The Joe Vig Top 40

Critic Joe Viglione reviews movies, books, DVDs, CDs, and has all sorts of opinions on a variety of things. The monthly Top 40 is a sort-of directory... commentaries and essays expand the thought process on the reviews on the Top 40 aren't final, they are just the starting point to more discussion. You can always contact Joe directly at visual_radio [@]

Monday, November 09, 2015


November Joe Vig Top 40 Eric Clapton @ 70, Dennis Dunaway

Edited by Joe Viglione

Editorial note:
To keep this site easy to navigate it will be like a traditional Top 40
Smaller pictures with an emphasis on lists.
Expanded reviews will have a separate site
Publicist Press Releases will be on Joe Vig Top 40 Expanded
#1 Dennis Dunaway   Snakes! Guillotines!  Electric Chairs! My Adventures in
The Alice Cooper Group


#2  Jethro Tull: A Rock Opera   Boston November 5, 2015

Ian Anderson interview with Joe Viglione on Joe Vig's POP EXPLOSION Nov 4, 2015

3)Rolling Stones Hyde Park

#4 Laurence Juber

Laurence Juber on Joe Vig's Pop Explosion
Wednesday, November 25, 2015


#5 The Prefab Messiahs  Keep Your Stupid Dreams Alive

The Prefab Messiahs - "Keep Your Stupid Dreams Alive"
from the 8-song Maxi-EP 'Keep Your Stupid Dreams Alive'
Burger Records BRGR772 / KLYAM Records KLYAM-005
#6  Spectre

James Bond S.P.E.C.T.R.E
Film review by Joe Viglione
Spectre is the best of the Daniel Craig Bond movies, Craig being my least favorite 007 actor with his android, cold robotic movements. The human Craig/Bond is more stiff than former N.E. Patriots quarterback Drew Bledsoe; he makes Arnold Schwarzenegger’s Terminator versatile and endearing by comparison, which, of course, means that the machines in Terminator did a better job of building their Trojan horse. A frightening prospect.


Review by Joe Viglione

Live at Shea Stadium, 1982 is a very special Who document, entertaining and inspiring on many levels. So allow this writer a little artistic license to give you an overview of this classic moment in rock and roll history, beautifully filmed, restored and packaged by Eagle Vision.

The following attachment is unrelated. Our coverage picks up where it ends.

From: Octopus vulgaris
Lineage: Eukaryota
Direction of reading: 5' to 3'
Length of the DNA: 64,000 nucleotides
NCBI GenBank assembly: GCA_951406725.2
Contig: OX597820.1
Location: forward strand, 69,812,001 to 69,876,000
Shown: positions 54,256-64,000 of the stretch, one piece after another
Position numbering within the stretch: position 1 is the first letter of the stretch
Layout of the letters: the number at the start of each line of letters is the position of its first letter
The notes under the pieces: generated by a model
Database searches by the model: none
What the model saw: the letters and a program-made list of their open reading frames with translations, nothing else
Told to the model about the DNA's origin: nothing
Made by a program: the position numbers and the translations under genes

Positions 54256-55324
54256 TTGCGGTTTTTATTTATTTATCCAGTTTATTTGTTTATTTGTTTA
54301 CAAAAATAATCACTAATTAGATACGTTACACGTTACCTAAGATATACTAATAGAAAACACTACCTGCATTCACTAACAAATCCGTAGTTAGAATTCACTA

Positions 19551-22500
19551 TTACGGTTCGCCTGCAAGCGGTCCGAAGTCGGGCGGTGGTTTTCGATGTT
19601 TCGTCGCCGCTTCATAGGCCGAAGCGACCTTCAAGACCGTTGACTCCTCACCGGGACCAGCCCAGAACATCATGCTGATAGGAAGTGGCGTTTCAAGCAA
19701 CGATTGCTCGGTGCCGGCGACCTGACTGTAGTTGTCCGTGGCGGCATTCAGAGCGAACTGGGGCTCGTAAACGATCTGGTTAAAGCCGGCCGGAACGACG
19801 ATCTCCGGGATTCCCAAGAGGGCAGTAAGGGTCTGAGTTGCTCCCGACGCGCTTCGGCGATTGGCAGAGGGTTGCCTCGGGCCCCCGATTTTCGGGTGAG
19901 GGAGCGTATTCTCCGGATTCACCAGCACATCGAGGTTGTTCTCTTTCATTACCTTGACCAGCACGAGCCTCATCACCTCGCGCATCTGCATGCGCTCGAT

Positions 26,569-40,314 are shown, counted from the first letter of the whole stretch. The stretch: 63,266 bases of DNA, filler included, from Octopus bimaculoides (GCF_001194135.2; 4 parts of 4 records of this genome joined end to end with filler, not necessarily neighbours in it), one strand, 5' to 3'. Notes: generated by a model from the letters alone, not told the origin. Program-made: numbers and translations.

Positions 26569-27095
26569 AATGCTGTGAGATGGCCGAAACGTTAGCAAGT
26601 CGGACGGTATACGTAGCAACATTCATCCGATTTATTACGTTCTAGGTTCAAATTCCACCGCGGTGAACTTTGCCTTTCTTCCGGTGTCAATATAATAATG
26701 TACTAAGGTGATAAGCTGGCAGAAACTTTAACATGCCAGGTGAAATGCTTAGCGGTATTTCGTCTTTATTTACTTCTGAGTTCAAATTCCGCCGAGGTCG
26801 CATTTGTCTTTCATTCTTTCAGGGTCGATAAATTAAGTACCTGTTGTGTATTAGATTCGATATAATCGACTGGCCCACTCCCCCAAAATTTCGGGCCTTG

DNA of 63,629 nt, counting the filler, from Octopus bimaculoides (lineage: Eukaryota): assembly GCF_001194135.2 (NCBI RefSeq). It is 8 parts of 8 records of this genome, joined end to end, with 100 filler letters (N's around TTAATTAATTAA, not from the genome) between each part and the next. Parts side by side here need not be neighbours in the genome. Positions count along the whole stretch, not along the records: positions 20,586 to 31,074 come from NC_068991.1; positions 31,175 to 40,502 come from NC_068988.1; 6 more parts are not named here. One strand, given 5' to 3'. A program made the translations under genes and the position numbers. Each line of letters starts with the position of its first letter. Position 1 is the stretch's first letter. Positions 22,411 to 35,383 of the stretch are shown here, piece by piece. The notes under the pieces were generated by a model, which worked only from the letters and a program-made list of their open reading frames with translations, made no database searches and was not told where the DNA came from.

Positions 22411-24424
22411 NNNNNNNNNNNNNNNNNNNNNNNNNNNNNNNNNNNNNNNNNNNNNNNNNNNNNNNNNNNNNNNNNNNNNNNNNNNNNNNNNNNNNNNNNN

The late Jo Jo Laine said “I was with Keith Moon the night that he died.”  It was, of course, the infamous Buddy Holly film preview of September 6, 1978 after the release of Who Are You.  With Moon diminishing and the Who not as energetic – 1975’s “Squeeze Box” a true low for the group, the antithesis of the brilliant “Join Together,” the group was already, in this critic’s mind, moving far from the magic.  Moon’s passing on September 7 was the line in the sand.
­­Throughout any tragedy survivors must move on, and like Ron Wood joining the Rolling Stones, Kenny Jones joining the Who was more about camaraderie than actual chemistry. - review 
continued on

#8 The Yardbirds  Making Tracks


9)The Yardbirds  My Baby

Yardbirds Live

16th March 1968 My Baby live on the BBC  Yardbirds

Glimpses The Yardbirds


10)TRUTH  The Movie

Review by Joe Viglione


11)Dog On A Chain  EMMIT RHODES

Emitt Rhodes Returns After Four Decades With ‘Dog on a Chain’ (Exclusive Song) 

It’s not that Emitt Rhodes was ever fully forgotten, but nearly 43 years between albums is a long time to remember. The Los Angeles singer, songwriter and multi-instrumentalist returns after an absence of more than four decades with “Dog on a Chain,” the first song from “Rainbow Ends,” his first album since 1973. The track premieres today on Speakeasy.
Praised back then for a sophisticated pop sensibility, Rhodes picks up where he left off, turning a song about a nasty divorce into an effortless meditation on heartache and loss, complete with a lingering melodic hook, airy vocal harmonies from Aimee Mann and a guitar solo from Jon Brion.